7 books which will help you get to know Berlin

IMG_0767 (1)Alongside relishing delicious tapas, sunbathing, and swimming in the sea, I spent our two-week summer holiday in Andalusia last year reading “Tales of the Alhambra” by Washington Irving. Reading relevant books for the location is something I like to do – Henry James in Italy, Jan Morris in the Middle East, Alice Walker in the US – providing a more nuanced dimension to fact-filled travel guides.

I did this, too, when I first came to Berlin as a student – sniffing out obscure, vaguely relevant works in the glorious Staatsbibliothek on Potsdamer Platz. Though after 6 years here, my location-focused intellectual pursuits have been waylaid by work, family life and lots of other good, unrelated books I’ve been keen to read, I still believe books – both fiction and memoir – represent one of the best ways to understand the spirit of Berlin. Here are my top seven recommendations spanning genre and historical period – mostly available in translation – to help you get to know Berlin. 

1. “Die Poggenpuhls” / Theodor Fontane

Set in 1888 in what is referred to as the Kaiserreich, “Die Poggenpuhls” depicts an impoverished Prussian aristocratic family struggling by in Berlin. The father has died, the two brothers are away with the army, leaving the mother and three sisters in a pokey, rented apartment just on the edge of an acceptable part of town, desperately keeping up appearances despite the financial constraints. The novel shows the shifting of power and wider societal change at a crucial point in German history. Continue reading

Relax Berlin! You Can Still get an Anmeldung

Rathaus Pankow, Berlin. Photo: Erin Porter

Rathaus Pankow, Berlin. Photo: Erin Porter

Frequently I see panicked posts from other expats. They are frantically looking for an Anmeldung Termin (registration appointment).

HELP! I need an appointment for a burgeramt asap, please!

What is an Anmeldung?

The Anmeldung is a necessary – and usually pain-free – step to getting settled in Germany. It is required of everyone who lives in Germany, both citizens and foreign residents. This requires a stop at your friendly (just kidding – rarely are office workers in Germany friendly) Bürgeramt or Rathaus (note that in Munich this is done at the Kreisverwaltungsreferat or KVR). Continue reading

A Growing German Coffee Empire: JAB Holding and Krispy Kreme


The Reimann Family Goes Out for Coffee und Doughnuts

I earlier wrote about my beef with weak German coffee, so the recent news about wealthy Germans buying up Krispy Kreme Doughnuts, Inc. for about $1.35 billion caught my eye. German-owned JAB Holding Company is almost unknown to the average person, but this giant investment group has a controlling interest in many brand names you know and love.

Einstein Bros sign

The German investment group JAB Holding Co. owns Einstein Bros. Bagels. This sign formerly proclaimed a Krispy Kreme location, as is still evident by its unique bowtie shape. PHOTO: Hyde Flippo

Today’s trivia question: What do Bally, Caribou Coffee, Coty, Jacobs Douwe Egberts (JDE), Jimmy Choo, Keurig Green Mountain, Krispy Kreme, and Peet’s Coffee & Tea all have in common? Answer: They are all held by JAB Holding Co., a family-owned enterprise that dates back to 1823 in Pforzheim, Germany. German chemist Ludwig Reimann took over the company in the mid-1800s after the original founder Johann Adam Benckiser (now immortalized as JAB) sold his interest to Reimann – who had married Benckiser’s daughter. Today the privately held investment group is in the hands of four adopted Reimann (RYE-MAN) siblings: Wolfgang Reimann, Stefan Reimann-Andersen, Renate Reimann-Haas, and Matthias Reimann-Andersen. Their combined wealth is estimated to be around $17.6 billion, or about $4.4 billion each.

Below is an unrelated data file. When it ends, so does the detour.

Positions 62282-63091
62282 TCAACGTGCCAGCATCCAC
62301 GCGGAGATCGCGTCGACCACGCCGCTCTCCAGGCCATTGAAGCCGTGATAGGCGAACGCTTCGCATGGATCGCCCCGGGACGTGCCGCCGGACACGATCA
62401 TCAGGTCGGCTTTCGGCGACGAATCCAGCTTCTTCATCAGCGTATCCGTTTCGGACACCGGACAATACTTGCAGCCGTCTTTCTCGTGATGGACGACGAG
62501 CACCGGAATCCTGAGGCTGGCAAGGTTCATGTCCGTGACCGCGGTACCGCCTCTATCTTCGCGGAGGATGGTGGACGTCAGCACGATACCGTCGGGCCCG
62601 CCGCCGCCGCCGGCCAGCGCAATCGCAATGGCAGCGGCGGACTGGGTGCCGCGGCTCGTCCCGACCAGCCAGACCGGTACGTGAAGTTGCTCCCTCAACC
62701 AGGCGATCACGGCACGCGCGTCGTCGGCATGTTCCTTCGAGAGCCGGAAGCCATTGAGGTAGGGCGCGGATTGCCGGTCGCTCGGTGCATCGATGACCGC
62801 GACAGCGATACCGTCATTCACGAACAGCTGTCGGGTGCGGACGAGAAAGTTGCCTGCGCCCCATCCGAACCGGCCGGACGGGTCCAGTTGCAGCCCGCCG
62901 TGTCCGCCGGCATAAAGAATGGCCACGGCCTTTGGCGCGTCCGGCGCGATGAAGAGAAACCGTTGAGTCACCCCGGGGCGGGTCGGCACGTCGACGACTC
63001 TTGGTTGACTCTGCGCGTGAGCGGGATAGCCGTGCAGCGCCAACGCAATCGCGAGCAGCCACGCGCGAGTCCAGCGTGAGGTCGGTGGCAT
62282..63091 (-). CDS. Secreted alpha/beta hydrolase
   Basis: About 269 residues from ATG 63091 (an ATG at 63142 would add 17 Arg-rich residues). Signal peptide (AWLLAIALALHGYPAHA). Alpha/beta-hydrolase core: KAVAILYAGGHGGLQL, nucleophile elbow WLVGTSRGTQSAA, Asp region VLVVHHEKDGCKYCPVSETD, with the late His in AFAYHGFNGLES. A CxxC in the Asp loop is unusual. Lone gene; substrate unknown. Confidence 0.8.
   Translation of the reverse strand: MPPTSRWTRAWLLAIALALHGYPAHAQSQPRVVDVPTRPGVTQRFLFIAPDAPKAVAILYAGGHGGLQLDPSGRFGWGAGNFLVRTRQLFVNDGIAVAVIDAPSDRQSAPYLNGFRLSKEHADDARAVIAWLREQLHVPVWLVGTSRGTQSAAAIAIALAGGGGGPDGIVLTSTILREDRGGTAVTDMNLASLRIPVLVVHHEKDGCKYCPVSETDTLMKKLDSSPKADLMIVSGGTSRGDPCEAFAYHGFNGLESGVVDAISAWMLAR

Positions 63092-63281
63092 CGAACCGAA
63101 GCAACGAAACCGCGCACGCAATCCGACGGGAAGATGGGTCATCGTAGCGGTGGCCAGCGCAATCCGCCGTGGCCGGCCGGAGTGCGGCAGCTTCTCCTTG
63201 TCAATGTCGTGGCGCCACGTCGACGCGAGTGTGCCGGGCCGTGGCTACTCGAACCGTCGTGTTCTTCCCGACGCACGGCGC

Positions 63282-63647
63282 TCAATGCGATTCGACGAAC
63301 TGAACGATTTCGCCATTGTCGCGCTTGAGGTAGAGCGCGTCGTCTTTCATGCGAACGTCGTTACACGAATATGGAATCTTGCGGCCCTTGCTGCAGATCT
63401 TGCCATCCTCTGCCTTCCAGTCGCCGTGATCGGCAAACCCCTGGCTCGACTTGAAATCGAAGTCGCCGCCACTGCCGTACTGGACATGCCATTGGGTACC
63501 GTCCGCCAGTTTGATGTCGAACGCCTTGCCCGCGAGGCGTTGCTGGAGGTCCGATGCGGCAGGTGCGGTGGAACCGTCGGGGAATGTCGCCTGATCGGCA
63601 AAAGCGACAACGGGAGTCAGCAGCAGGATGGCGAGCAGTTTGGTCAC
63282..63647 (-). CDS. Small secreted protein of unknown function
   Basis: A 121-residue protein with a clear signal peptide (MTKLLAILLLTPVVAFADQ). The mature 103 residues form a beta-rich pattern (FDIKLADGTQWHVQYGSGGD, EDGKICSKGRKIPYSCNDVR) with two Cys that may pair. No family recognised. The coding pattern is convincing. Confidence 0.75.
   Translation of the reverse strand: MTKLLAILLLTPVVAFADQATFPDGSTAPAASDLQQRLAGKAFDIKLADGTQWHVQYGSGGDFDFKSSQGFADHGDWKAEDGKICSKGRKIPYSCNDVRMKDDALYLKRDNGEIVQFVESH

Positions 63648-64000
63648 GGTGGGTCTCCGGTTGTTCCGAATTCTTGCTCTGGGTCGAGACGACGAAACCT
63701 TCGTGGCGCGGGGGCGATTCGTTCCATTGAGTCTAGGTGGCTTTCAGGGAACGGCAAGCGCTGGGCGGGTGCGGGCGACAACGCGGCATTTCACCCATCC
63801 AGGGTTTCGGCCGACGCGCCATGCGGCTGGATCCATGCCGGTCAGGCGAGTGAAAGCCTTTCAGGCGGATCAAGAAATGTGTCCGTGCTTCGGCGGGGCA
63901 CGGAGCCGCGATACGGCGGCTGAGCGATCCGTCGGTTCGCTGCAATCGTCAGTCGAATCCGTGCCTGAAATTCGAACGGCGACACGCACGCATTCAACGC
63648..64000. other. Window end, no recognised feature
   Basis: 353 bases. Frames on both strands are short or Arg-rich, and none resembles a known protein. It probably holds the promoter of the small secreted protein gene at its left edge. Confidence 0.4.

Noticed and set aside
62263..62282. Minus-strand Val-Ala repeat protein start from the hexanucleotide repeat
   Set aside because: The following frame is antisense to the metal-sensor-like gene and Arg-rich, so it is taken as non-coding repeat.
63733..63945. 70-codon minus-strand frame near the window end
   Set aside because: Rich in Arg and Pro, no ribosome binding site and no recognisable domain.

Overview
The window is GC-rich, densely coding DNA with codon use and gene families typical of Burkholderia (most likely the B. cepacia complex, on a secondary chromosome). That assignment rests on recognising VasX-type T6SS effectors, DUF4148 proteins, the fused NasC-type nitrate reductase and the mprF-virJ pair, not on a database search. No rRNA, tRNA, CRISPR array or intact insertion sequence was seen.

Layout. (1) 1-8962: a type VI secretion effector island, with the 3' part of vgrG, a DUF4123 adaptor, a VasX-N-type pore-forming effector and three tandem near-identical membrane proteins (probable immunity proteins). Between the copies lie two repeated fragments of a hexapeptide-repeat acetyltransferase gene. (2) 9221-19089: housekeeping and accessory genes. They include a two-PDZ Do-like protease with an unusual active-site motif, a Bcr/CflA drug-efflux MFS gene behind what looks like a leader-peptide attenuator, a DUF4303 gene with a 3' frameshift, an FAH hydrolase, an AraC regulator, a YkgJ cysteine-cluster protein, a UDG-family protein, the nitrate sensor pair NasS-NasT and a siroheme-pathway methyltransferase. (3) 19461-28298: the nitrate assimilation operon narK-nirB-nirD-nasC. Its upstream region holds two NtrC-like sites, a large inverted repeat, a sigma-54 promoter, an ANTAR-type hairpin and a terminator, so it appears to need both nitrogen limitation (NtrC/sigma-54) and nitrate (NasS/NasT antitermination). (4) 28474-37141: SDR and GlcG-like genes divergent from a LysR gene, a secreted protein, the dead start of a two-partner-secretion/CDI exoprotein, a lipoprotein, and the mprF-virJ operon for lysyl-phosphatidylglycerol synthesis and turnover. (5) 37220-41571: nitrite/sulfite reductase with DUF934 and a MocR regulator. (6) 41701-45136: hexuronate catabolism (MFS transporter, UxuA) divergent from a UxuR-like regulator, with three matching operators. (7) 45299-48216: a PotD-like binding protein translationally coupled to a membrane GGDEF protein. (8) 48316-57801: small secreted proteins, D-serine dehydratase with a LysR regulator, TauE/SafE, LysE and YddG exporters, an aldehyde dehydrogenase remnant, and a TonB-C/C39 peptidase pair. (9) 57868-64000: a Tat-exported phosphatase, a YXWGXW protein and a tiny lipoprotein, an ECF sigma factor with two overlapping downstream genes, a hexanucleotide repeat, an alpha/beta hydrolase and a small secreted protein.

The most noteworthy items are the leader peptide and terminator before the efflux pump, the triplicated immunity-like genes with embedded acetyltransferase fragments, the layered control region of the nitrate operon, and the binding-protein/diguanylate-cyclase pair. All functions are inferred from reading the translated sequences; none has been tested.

Krispy Kreme logo

JAB Holding, along with its various subsidiaries, has been on a buying spree over the last few years. Although it has stakes in cosmetics, fragrances, cleansers, clothing, and shoes, JAB’s focus of late has been on coffee – and doughnuts. Five of its recent acquisitions have added coffee and tea to the fold. The latest purchase, expected to be finalized in a few months, is that all-American institution known as Krispy Kreme Doughnuts. For $1.35 billion (along with minority investor, BDT Capital Partners), JAB-controlled JAB Beech will add the doughnut chain to its holdings, with coffee on its mind. JAB and its subsidiaries already control many popular coffee brands: Jacobs, Kaffee HAG, Kenco, Millicano, Gevalia, and Tassimo (under its Mondelez division), plus Douwe Egberts, Senseo, and Pilão (under D.E Master Blenders). With its recent Caribou, Peet’s, and Keurig acquisitions, JAB Holding, the former number three in coffee now becomes number two in the world, better able to compete with number one Nestlé, the giant Swiss player in Kaffee. Continue reading

Eight Essential Life Skills Learned through Studying in Germany

Study Here

A few months ago, a list published by former Stanford dean Julie Lythcott-Haims started making the rounds on social media. In it, she expounds on her list of the basic skills everyone should have by age 18. Reading it, I realized that it wasn’t until I started studying in Germany that I gained the skills on the list.

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Expats at the playground – the fun of combining cultural observations

fullsize_dschungelspielplatz_promoter2This blog post could start like a silly joke. A Yorkshire lass, a Scot, a Brazilian, and a New Yorker go with their children to the playground … But, given I’m still working on the punchline, let me provide the context. Today was beautifully sunny. The advent of spring in Berlin means the advent of the after-KiTa, after-school playground season – the season when children of all ages hurl themselves around climbing frames and swings, or dig for hours in the sand whilst parents lounge on benches around the sides. And, of course, on a day like today, we trundled over the road from our international KiTa and ensconced ourselves in a sunny spot. (I’m the one from Yorkshire.) Being there in this diverse expat group was revealing – because, despite our cultural differences, we shared a common understanding of the very Berlin-specific approach to playgrounds. 

Whichever nationality you want to take, we all agreed that Berlin playgrounds are not for the fainthearted. Climbing frames soar high, way up high, over adults’ heads. Monkey bars are far apart even for an adult stretch. Zip wires send children whizzing across the sky. Swings are arranged for maximum excitement. Even the small corner playground, slotted into a former bomb site, between two towering apartment blocks with those tremendous stretches of windowless wall, will have a tummy-turningly lofty tower, complete with risky fire man’s pole. Yes, Berlin playgrounds are adventurous by most international standards. We were, we all said, surprised, often-times seriously concerned, but overall delighted by the daring feats on offer for our children.  Continue reading